directly onetoone to a machine state, where everything in reality is
contained and categorized by dimensional boundary values in a finite number of
decimal places. The "real number line" is probably the bottom level of this
cascade  as an unreachable/unknowable limit  that is defined as "unbounded"
in some mysterious way we have not quite conceived. (016)
And at the top of the cascade  the taxonomic hierarchy of numeric
decomposition  is the unnamable unbounded undivided infinite unit "one"
("the whole", "the all", "the Tao that cannot be named") also somehow magically
selfsimilar to every other unit in the cascade all the way back down ("turtles
all the way down") to the infinitesimal as a limit at the bottom. (017)
If we could figure out the top and the bottom of this form, and show how it
maps to itself ("the universe in a single atom"), we might (?) generalize the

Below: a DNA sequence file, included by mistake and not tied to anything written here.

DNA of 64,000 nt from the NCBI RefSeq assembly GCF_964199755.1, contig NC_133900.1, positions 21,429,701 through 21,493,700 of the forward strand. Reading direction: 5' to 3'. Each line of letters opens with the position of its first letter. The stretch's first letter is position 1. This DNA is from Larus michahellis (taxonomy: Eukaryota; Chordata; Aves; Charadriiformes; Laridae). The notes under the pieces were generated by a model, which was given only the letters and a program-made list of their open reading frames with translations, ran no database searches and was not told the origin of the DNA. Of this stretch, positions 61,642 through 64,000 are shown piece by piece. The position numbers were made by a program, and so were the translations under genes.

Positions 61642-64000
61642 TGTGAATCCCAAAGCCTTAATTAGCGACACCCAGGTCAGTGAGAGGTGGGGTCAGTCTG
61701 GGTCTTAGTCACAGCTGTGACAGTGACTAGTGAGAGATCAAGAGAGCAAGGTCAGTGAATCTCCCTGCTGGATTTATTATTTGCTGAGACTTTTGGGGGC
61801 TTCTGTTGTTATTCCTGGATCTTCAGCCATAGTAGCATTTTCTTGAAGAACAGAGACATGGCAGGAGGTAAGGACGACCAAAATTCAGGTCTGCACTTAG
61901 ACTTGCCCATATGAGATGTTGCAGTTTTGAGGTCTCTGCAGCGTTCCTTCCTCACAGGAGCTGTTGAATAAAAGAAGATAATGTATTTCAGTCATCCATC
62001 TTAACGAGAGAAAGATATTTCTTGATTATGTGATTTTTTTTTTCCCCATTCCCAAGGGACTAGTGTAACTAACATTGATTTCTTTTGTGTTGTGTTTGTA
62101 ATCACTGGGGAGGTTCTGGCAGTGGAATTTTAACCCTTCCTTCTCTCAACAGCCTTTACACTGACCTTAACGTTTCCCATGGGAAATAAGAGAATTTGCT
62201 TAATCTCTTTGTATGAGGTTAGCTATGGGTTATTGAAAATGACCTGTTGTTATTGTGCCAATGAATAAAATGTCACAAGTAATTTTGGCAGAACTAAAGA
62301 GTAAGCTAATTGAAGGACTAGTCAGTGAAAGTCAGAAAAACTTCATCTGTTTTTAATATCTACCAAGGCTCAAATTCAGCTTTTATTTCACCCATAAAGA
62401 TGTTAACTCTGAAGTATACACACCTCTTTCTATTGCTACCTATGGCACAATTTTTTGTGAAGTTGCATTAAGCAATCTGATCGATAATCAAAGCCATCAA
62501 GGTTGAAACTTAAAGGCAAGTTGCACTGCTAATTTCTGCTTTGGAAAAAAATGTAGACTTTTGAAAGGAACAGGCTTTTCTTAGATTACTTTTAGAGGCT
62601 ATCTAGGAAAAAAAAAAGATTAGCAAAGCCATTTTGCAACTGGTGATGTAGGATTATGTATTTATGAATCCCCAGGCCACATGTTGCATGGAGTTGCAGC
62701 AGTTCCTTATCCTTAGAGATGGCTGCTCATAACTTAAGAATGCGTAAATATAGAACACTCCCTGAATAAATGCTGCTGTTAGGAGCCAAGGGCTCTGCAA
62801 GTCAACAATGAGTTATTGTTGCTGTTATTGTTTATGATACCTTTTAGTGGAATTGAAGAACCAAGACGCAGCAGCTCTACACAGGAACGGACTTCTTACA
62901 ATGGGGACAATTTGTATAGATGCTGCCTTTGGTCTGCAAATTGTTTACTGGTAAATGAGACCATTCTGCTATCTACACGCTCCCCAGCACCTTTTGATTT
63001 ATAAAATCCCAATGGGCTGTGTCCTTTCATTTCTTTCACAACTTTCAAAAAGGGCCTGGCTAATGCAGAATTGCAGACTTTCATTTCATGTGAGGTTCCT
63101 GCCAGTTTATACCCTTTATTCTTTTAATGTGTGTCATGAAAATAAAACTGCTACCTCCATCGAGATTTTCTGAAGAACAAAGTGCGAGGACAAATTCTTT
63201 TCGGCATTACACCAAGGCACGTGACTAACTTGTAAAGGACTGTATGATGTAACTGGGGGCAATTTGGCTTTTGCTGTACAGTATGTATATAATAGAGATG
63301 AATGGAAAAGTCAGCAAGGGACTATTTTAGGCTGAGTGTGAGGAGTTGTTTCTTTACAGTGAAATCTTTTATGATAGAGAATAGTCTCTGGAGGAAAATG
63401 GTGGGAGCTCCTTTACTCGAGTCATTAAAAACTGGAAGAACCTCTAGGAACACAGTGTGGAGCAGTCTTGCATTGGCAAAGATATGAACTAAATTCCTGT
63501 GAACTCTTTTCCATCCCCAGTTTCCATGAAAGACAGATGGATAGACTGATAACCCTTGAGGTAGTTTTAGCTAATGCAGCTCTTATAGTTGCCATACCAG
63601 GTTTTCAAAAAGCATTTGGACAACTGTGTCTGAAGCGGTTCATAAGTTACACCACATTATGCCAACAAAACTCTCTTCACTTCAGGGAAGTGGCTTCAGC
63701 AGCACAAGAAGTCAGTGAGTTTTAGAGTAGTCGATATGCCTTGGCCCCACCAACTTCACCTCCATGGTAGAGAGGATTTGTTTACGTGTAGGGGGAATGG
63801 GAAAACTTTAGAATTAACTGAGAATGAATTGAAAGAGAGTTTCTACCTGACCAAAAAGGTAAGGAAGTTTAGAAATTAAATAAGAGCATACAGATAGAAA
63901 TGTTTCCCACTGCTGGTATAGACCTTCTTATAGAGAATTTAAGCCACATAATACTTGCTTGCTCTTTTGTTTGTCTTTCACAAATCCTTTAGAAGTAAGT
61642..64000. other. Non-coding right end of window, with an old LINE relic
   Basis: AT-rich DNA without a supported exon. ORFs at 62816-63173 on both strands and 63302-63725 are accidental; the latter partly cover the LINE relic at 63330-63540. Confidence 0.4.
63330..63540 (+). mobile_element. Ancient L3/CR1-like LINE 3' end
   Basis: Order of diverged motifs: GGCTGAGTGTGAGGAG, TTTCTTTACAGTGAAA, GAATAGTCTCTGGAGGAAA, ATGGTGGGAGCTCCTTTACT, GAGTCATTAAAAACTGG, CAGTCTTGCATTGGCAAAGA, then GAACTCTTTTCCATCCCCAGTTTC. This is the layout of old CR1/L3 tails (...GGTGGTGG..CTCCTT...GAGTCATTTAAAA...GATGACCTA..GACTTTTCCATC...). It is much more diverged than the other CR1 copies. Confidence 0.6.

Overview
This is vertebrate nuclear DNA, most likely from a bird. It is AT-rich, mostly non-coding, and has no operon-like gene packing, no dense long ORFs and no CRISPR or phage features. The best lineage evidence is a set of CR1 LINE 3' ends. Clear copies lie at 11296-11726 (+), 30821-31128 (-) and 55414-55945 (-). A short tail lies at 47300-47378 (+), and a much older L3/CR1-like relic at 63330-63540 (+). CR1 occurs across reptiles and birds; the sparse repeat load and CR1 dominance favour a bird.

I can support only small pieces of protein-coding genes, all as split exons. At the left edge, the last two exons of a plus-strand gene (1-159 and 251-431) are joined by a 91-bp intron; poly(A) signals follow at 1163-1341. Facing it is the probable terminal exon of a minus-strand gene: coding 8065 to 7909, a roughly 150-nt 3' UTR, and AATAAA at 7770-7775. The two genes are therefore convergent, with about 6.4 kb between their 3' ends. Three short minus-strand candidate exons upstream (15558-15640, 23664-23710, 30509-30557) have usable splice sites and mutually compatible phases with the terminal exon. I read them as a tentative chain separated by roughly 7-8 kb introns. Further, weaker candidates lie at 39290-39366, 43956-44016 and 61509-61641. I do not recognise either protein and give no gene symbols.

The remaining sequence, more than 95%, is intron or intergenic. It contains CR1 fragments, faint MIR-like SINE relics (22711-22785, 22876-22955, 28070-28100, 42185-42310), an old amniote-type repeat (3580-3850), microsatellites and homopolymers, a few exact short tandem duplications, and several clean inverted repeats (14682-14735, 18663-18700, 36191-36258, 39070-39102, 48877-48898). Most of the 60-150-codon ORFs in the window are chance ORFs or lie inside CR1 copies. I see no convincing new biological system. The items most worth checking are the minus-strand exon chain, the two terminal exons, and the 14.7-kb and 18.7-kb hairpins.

principle of conceptual form, whether "bottomup" and observably mapped to real
experience, or "topdown" and purely transcendental and theoretical  with
"everything else in between". (018)
Original Message
From: ontologforumbounces@xxxxxxxxxxxxxxxx
[mailto:ontologforumbounces@xxxxxxxxxxxxxxxx] On Behalf Of John F Sowa
Sent: Tuesday, March 03, 2015 11:17 AM
To: ontologforum@xxxxxxxxxxxxxxxx
Subject: Re: [ontologforum] Grand Unified Theories (019)
David and Bruce, (020)
David
> Johnson at a Management Accounting seminar in 1992 ...
> "We have come to the end of our ability to understand & describe the
> world around us within the confines of Newtonian physics." (021)
Johnson was about a hundred years late. In the 1890s, physicists began to see
that Newtonian mechanics had serious limitations.